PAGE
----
Jump to content
  • Welcome to the eG Forums, a service of the eGullet Society for Culinary Arts & Letters. The Society is a 501(c)3 not-for-profit organization dedicated to the advancement of the culinary arts. These advertising-free forums are provided free of charge through donations from Society members. Anyone may read the forums, but to post you must create a free account.

eG Foodblog: Malawry - 34 hungry college girls


Recommended Posts

I'm really enjoying your blog! These girls are very lucky to have you. I lived in my sorority house for my junion year of college and this is reminding of things that I haven't thought about in 15 or so years.

We had a similar situation---39 people living in the house and a cook for lunch and dinner each day. Breakfast was cereal, etc. (Cracklin' Oat Bran was the rage at the time!)

The entire sorority (about 150 girls) was entitled to eat lunch each day at the house, although obviously not everyone showed up every day. Dinner was for people who lived in the house, or if you wanted to eat dinner there and you didn't live in, you could sign up and your parents were billed for it. The whole chapter ate there on Monday nights before the weekly meeting.

We had a surly cook named Alice. I don't remember the food being particularly good or bad, but we always had a salad bar and baked potatoes were very popular at lunch. In fact, a popular concoction was baked potatoes topped with cottage cheese, crunchy noodle-type things and ranch dressing. Sounds totally disgusting now!

We also had a couple of guys (students) who worked at the house during meals to wash dishes. Do you have any help from anyone else?

Link to post
Share on other sites

Holy cow, Rochelle, just reading about your day was exhausting! That's really a lot of work in one day, alone.

Here's an idea to spend your food budget - how about going organic, or moving toward that? It would give you lots of opportunities for education with the students, if they want any, and you'd get to work with cleaner products.

Link to post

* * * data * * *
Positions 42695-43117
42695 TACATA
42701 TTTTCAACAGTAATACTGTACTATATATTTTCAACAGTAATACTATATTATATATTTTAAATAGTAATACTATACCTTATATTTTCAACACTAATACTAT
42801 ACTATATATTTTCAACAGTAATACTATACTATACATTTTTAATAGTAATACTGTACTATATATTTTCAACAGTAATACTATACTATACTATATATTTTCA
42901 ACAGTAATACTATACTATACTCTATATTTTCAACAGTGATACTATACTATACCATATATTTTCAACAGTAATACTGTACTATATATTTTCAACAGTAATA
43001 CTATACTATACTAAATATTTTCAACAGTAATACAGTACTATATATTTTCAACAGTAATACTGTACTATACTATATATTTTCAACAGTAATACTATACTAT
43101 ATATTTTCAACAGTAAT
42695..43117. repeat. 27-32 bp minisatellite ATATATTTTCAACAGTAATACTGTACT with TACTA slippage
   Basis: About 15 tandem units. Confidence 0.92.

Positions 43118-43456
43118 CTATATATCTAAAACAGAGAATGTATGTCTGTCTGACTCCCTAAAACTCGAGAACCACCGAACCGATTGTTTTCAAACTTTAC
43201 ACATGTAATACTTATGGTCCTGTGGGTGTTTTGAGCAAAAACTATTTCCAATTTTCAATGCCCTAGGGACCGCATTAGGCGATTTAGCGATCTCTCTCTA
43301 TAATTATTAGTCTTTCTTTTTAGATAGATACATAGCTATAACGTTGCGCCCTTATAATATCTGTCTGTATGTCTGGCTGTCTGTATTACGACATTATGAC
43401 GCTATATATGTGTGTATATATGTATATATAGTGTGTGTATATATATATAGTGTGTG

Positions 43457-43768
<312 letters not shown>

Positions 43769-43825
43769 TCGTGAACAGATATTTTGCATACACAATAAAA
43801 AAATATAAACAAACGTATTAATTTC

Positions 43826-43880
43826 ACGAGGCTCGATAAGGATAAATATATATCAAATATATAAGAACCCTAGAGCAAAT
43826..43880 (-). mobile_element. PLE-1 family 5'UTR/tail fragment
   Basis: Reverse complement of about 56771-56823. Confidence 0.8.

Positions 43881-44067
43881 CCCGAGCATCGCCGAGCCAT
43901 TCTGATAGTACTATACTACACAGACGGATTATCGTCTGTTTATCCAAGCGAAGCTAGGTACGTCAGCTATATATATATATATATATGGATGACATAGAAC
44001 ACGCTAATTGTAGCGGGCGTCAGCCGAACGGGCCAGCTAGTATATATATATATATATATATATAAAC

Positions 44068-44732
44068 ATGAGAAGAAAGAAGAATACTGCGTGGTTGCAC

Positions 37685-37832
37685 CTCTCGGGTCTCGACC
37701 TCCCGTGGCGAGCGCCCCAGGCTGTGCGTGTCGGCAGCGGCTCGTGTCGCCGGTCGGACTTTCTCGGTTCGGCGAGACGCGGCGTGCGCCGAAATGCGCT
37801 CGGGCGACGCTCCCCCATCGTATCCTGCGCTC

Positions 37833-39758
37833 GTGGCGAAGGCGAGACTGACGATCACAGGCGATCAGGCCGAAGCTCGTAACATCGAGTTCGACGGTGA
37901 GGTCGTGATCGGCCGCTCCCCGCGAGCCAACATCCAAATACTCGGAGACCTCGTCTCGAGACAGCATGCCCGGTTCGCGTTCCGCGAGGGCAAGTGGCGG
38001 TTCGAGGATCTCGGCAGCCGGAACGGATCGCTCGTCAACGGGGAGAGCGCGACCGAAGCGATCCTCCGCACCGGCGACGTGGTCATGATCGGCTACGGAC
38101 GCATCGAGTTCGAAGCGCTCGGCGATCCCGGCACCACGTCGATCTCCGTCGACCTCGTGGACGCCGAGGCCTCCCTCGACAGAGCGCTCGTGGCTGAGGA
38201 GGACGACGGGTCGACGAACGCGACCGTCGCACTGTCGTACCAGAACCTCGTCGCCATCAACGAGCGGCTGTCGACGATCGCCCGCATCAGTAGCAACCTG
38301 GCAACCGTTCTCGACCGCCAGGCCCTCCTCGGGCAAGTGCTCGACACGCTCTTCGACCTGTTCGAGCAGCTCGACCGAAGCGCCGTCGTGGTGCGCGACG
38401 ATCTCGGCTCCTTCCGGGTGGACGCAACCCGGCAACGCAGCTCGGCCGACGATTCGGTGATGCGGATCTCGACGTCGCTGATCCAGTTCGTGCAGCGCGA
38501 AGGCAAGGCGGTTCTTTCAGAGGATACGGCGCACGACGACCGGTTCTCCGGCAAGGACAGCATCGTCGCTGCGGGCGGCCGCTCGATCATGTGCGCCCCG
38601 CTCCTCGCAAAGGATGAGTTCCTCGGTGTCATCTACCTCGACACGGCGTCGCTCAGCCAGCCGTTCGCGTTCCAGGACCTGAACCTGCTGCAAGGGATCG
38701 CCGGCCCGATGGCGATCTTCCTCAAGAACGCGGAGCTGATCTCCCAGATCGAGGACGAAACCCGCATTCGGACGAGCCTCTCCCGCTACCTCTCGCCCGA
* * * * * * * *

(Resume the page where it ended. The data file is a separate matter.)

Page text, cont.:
Share on other sites
We also had a couple of guys (students) who worked at the house during meals to wash dishes.  Do you have any help from anyone else?

Not really. I put everything away when it comes in, I wash the dishes, I scrub my stove and my griddle and my grease trap and my vent hood filters. There is a housekeeping service for the girls, and they take out my trash and sweep and mop my floor daily. Which is a big help--they didn't back during my first semester, and it made it hard for me to leave on time.

Holy cow, Rochelle, just reading about your day was exhausting!  That's really a lot of work in one day, alone. 

Here's an idea to spend your food budget - how about going organic, or moving toward that?  It would give you lots of opportunities for education with the students, if they want any, and you'd get to work with cleaner products.

I've never run two events in a single day before, so yeah, it was a big deal for me too. One of my girls saw me about 4:45pm and asked if I was excited about tonight yet. I asked, "Does abject terror count as excitement?" But I wasn't terrified really--not even that anxious. I knew what I was doing and had laid my ducks out so they were simple to pick off.

Organics are wonderful, and I eat a lot of organic food at home. Sysco does not carry much organic food, so I'd run into the problem of self-sourcing, money and time if I made them a priority. However, when the farmer's markets start to get going here, I do try to buy some produce for them there. Most farmers cut me a deal for buying two flats of strawberries or couple cases of asparagus. I can do a lot more in the early fall--we had a lot of BLTs with organic heirloom tomatoes, organic pepper-and-onion fajitas, etc when I started back. Then I started getting a bunch of organic apples and pears when they came in.

One of my girls is the daughter of an apple farmer, actually. So she brings me his apples sometimes, after she goes home for the weekend. They're FABULOUS. He finally came down and had lunch with her a few weeks ago, and I went and cornered him and told him how much I appreciated the apples he sends. We talked a little shop about apples and cooking, and he told me a little about farming them. What a nice guy! That night, after he'd gone back home, his daughter came and told me he was really impressed with me and appreciative that I came over to talk to him. I told her to tell him he's welcome to come by anytime--though I imagine his days of leisure are pretty much over again for the season at this point.

Link to post
Share on other sites

Having sampled some of Malawry's girls' leftovers, I can say from experience that they are very lucky indeed.

She was nice enough to bring some over when we brought Peanut home from the hospital. Pecan encrusted chicken breast, corn bread, and beans and ham, if memory serves me right. :wub: